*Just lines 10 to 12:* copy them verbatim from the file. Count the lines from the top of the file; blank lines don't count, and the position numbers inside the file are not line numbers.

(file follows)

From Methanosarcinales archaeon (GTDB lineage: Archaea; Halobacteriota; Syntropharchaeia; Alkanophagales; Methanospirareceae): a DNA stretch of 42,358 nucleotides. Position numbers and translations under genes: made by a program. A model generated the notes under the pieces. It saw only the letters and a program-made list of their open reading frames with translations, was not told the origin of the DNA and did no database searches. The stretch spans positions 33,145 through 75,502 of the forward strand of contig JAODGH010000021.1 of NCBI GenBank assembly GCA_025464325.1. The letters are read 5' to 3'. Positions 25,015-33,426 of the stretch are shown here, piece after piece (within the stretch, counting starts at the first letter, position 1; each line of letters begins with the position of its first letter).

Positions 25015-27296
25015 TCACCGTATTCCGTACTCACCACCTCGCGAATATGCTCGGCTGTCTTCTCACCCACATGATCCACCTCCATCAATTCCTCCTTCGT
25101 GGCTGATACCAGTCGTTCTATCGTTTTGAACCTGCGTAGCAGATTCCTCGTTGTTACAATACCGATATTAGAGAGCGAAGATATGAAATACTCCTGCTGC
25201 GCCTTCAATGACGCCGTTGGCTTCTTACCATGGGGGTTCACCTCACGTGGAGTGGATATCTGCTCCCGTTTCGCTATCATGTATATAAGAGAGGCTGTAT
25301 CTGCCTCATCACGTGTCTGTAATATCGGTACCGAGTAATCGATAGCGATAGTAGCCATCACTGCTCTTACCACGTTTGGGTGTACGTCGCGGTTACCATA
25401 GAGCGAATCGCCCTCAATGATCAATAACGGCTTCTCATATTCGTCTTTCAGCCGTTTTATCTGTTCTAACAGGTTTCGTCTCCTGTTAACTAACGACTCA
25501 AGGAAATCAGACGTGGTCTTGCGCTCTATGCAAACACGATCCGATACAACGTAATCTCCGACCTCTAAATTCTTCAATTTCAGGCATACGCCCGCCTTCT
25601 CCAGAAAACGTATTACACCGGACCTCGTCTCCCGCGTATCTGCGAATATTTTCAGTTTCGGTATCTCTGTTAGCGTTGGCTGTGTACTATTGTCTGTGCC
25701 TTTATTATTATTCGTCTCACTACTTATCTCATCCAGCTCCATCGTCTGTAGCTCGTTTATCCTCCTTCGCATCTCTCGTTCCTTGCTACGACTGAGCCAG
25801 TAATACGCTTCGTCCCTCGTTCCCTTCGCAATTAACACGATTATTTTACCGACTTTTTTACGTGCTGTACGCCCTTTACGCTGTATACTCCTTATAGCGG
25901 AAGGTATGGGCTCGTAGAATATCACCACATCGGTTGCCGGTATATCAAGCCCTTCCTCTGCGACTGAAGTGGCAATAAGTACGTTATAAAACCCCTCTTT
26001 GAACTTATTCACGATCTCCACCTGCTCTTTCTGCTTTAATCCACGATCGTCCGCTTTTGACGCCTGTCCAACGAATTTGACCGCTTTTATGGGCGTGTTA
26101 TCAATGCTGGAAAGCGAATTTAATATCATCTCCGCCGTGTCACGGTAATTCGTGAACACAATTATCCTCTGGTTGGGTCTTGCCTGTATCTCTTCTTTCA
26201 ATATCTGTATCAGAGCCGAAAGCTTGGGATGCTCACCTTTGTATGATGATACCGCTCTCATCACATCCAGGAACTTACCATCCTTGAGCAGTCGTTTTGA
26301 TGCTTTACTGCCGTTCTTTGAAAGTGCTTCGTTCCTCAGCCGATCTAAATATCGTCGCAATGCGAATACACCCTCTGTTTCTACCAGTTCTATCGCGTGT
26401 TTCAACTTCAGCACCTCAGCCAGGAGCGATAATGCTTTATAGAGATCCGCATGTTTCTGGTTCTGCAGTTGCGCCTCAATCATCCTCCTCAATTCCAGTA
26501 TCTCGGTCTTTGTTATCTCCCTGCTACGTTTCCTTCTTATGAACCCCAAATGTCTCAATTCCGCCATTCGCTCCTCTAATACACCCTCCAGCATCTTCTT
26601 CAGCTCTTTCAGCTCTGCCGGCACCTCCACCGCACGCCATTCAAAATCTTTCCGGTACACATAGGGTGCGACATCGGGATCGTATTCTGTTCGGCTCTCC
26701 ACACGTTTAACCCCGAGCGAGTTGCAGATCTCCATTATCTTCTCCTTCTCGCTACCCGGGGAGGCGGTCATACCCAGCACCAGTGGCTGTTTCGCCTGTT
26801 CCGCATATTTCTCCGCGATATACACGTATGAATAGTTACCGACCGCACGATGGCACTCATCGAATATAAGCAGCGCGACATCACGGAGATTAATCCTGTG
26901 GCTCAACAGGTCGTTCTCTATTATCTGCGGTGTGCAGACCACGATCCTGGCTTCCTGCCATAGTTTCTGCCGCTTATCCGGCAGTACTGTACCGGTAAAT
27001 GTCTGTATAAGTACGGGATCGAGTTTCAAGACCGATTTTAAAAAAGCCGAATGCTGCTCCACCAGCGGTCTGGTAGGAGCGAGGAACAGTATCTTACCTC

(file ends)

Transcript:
25701 TTTATTATTATTCGTCTCACTACTTATCTCATCCAGCTCCATCGTCTGTAGCTCGTTTATCCTCCTTCGCATCTCTCGTTCCTTGCTACGACTGAGCCAG
25801 TAATACGCTTCGTCCCTCGTTCCCTTCGCAATTAACACGATTATTTTACCGACTTTTTTACGTGCTGTACGCCCTTTACGCTGTATACTCCTTATAGCGG
25901 AAGGTATGGGCTCGTAGAATATCACCACATCGGTTGCCGGTATATCAAGCCCTTCCTCTGCGACTGAAGTGGCAATAAGTACGTTATAAAACCCCTCTTT